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O2 Academy, London
AFTER years of varied and disputatious line-ups, these days the real Sham 69 appear in more or less their classical form, with Dave Parsons on guitar, Dave Tregunna on bass, Robin Guy on drums and, of course, Jimmy Pursey on vocals.
Pursey, in his mid-sixties and looking more like a vexatious hound dog than ever, retains the fervent charisma that has long made him one of punk’s most exciting frontmen, while Parsons, fit, lean and sharp, still commands attention by his side.
With the flamboyant Guy assaulting the drums and Tregunna intense beneath his baseball cap, Sham serve up a ferocious set that’s surprisingly refreshing even though it’s based around songs that first saw the light of day more than 40 years ago.
In front of a full house, they power through anthems such as Hurry Up Harry, Borstal Breakout, Angels with Dirty Faces and Hersham Boys with such energy that any pre-gig worries about this being a moribund nostalgia-fest are quickly dispelled.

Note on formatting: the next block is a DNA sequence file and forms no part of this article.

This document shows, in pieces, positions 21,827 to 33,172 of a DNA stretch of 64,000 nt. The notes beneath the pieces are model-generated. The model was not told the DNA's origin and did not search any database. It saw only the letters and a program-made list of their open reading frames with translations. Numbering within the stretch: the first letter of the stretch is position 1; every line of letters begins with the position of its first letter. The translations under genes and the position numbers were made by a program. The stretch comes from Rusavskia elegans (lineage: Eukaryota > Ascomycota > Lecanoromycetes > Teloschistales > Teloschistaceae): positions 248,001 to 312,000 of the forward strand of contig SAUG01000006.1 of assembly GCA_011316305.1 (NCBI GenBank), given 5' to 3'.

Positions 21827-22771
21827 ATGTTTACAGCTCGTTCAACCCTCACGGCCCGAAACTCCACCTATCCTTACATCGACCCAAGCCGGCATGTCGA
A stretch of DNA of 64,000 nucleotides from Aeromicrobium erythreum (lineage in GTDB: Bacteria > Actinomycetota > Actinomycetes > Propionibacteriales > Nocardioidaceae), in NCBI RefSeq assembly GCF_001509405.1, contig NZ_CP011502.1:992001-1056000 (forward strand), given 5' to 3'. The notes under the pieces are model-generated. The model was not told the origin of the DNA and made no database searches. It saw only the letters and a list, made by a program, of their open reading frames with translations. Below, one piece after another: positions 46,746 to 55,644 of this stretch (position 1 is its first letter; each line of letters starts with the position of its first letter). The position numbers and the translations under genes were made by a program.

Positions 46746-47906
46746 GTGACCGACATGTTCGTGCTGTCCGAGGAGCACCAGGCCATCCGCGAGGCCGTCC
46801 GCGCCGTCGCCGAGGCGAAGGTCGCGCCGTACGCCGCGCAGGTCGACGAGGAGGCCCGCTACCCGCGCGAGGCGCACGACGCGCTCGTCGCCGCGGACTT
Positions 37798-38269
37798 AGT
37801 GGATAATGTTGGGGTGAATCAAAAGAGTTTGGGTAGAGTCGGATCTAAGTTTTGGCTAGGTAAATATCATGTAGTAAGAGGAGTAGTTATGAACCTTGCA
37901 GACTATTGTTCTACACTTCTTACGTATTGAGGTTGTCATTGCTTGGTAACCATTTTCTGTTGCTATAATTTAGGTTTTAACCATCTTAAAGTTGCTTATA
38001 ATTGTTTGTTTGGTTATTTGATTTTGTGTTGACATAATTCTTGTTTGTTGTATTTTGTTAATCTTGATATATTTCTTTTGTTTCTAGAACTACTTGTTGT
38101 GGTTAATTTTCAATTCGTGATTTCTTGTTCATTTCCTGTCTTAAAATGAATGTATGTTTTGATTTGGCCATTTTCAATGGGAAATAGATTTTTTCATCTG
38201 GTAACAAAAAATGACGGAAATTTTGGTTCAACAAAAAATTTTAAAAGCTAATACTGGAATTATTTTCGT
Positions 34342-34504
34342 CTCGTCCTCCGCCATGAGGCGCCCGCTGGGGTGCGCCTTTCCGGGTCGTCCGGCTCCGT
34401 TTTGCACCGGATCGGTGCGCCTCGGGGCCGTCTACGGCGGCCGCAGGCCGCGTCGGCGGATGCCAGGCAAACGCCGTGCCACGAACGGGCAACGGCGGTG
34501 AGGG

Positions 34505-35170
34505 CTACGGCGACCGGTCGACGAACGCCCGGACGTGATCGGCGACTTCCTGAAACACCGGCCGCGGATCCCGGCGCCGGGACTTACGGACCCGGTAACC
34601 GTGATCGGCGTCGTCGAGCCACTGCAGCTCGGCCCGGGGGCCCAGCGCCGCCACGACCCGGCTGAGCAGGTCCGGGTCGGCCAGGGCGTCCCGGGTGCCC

Pursey’s intros rarely run to more than a few words — “London, punk, the Clash,” he says before launching into White Riot — and the nearest we get to anything conversational is a brief remembrance of the recently deceased Thomas “Mensi” Mensforth, lead singer of the Angelic Upstarts, who was taken under Sham’s wing in the early days of his career.
Often, however, more is less, and Pursey’s fierce eyeball to eyeball engagement with the crowd says more than a thousand words.
The material stands on its own and there’s no need to embellish it with storytelling or long introductions.
Everyone in the crowd — young or old — knows what to expect, and it’s delivered.
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